To many people this sort of woodland is a despairing place,to me it is truly magical. It doesn’t need to be tidied up like so much of our countryside already has been, this is as wild as it gets and I love it. As soon as I am in the wood, clambering over one trunk, ducking under another, I feel at home. A Nuthatch loudly whistles me aboard as I start to clamber up the slope, a Wren almost bursts in its explosion of song and all the time a Robin is singing its melancholy tune. This is the first bird song I have heard since I set out and left the gardens of the village behind me. Yes, it is December and yes, there isn’t much bird song at this time of year, but other than the brilliant chuckling of Fieldfares I have heard nothing through miles and miles of ‘countryside’. It is only now in this inverse of managed land that I hear it.
I smell a fox, a magpie rattles at my presence and a Blue Tit scolds me as I climb, slip and climb again up through the tangle of wood. I come to its edge all too soon, islands of wildness are too small in the sea of tameness that is our countryside. But, today, it is this edge that I want, I push myself carefully into the hollow dome created by a Blackthorn, look greedily at the globular sloes that are still bending the branches, decide that I have enough Sloe Gin on the go and settle down to look out over more fields and a piece of steep conifer woodland.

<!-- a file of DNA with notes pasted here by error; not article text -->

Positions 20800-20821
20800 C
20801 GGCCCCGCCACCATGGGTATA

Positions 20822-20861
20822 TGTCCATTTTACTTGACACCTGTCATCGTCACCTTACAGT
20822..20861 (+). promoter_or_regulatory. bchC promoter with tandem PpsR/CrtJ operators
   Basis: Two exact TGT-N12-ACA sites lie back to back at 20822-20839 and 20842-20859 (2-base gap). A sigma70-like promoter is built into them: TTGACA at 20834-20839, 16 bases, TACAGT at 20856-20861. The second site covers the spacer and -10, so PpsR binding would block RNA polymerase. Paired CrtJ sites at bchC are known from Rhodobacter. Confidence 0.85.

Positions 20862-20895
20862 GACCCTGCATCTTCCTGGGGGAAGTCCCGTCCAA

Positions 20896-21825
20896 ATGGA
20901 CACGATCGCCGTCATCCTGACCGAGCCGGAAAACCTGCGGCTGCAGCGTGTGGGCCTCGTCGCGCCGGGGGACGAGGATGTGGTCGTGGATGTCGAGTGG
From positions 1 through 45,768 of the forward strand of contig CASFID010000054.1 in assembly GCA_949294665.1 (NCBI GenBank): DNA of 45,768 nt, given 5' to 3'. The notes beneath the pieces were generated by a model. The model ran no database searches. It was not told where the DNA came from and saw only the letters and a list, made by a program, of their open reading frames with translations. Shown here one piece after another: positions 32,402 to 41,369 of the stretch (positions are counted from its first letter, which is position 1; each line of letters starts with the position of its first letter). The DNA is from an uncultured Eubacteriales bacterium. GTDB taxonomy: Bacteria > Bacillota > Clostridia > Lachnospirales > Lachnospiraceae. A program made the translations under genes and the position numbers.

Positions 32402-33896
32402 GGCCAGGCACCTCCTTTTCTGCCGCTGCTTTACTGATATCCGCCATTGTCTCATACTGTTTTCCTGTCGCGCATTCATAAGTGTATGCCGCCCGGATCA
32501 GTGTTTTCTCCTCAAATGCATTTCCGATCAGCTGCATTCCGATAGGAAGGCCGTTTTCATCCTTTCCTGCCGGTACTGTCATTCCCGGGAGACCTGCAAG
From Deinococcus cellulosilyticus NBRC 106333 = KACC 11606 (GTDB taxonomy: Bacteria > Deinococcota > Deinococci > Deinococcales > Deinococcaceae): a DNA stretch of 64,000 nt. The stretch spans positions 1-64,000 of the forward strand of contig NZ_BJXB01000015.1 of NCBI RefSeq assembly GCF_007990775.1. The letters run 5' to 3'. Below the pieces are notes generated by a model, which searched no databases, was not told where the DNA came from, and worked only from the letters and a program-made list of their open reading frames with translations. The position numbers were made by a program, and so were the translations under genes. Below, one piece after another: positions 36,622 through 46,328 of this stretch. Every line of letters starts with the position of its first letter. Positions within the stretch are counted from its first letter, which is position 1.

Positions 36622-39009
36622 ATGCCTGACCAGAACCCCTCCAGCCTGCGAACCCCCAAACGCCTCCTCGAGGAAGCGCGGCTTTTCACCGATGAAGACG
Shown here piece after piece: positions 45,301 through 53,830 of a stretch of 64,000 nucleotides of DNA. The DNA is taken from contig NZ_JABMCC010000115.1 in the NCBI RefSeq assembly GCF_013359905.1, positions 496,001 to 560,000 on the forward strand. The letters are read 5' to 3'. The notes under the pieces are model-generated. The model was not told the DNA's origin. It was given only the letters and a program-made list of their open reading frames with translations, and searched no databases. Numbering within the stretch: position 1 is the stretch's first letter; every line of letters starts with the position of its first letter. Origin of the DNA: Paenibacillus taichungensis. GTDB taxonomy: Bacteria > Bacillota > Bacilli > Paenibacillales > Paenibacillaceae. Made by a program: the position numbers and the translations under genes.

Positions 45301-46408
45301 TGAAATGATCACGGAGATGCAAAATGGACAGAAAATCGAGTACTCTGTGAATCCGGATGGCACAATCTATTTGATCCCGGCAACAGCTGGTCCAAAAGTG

It is ironic that in my quest for some wildlife therapy I end up looking out over more managed countryside, looking at the serried ranks of Douglas Fir, a magnificent tree, but here, in this context, a very managed and alien one. The field immediately below and in front of me is covered in a rash of black Rooks, probing the ground with their distinctive bare bills whilst the smaller Jackdaws strut in between them, alert to any chance of snaffling some disturbed morsel.
I sit still, other than the Rooks and Jackdaws there is not much happening, it is a few weeks early really and the weather is not conducive to what I wish to witness, but if you don’t look you can’t see, so I stay there cocooned in the Blackthorn. After a while I notice a Roe doe on the edge of the field, even though I am motionless she has seen me, an unfamiliar blob in her familiar landscape. She stands stock still for several minutes eyeing me suspiciously, waiting for me to betray myself with a movement.